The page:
Disney, please sell the rights to 'Monkey Island' back to its creator Ron Gilbert
Do the right thing Disney, give the intellectual property rights for Monkey Island back to its progenitor, who intends to make great content with it. Please, if you're not going to do anything with it, let the original artist have back this proverbial paintbrush, he's the only one worthy of wielding it. You'd be enabling the creation of art, the possibility the world would get to enjoy another adventure in a beloved land conceived back in 1988, akin to the cult classics of 'The Secret of Monkey Island' & 'Monkey Island 2: LeChuck's Revenge'. Please Disney, we want to be a pirate. Please sign if you share these sentiments.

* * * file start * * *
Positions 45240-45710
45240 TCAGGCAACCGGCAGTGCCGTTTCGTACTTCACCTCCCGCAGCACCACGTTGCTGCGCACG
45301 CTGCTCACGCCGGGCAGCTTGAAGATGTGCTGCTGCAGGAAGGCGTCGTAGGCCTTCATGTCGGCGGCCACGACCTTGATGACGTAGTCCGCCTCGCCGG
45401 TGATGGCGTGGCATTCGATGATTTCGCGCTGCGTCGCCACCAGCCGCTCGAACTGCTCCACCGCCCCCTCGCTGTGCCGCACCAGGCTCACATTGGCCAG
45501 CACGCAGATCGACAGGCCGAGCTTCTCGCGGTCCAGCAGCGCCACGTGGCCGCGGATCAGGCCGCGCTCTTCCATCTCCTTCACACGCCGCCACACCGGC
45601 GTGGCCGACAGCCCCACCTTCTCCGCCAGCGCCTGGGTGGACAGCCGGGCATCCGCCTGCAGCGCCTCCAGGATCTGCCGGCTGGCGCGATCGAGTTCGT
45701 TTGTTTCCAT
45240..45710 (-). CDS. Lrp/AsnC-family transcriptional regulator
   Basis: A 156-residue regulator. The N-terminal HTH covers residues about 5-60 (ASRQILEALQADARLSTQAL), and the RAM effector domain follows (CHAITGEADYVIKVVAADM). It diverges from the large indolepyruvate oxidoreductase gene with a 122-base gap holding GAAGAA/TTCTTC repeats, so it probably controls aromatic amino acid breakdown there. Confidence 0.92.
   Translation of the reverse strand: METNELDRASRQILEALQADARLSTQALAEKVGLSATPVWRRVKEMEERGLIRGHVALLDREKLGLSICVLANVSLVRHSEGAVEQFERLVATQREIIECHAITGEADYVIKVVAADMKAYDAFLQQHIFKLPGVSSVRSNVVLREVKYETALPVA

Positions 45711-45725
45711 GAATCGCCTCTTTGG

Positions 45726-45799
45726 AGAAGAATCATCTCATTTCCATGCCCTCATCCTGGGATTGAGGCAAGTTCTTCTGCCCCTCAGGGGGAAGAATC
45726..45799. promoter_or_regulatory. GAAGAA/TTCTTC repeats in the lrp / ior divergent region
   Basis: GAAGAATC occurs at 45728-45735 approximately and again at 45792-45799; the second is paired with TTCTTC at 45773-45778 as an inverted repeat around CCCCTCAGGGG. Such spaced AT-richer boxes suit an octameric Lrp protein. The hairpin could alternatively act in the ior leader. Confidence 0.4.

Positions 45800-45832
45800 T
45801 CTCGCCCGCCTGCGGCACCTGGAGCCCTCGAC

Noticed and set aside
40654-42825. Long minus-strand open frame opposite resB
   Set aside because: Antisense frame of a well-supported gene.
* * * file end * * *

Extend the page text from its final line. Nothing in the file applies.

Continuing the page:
Petition to UK artists and cultural workers
Artists for Corbyn: An Open Letter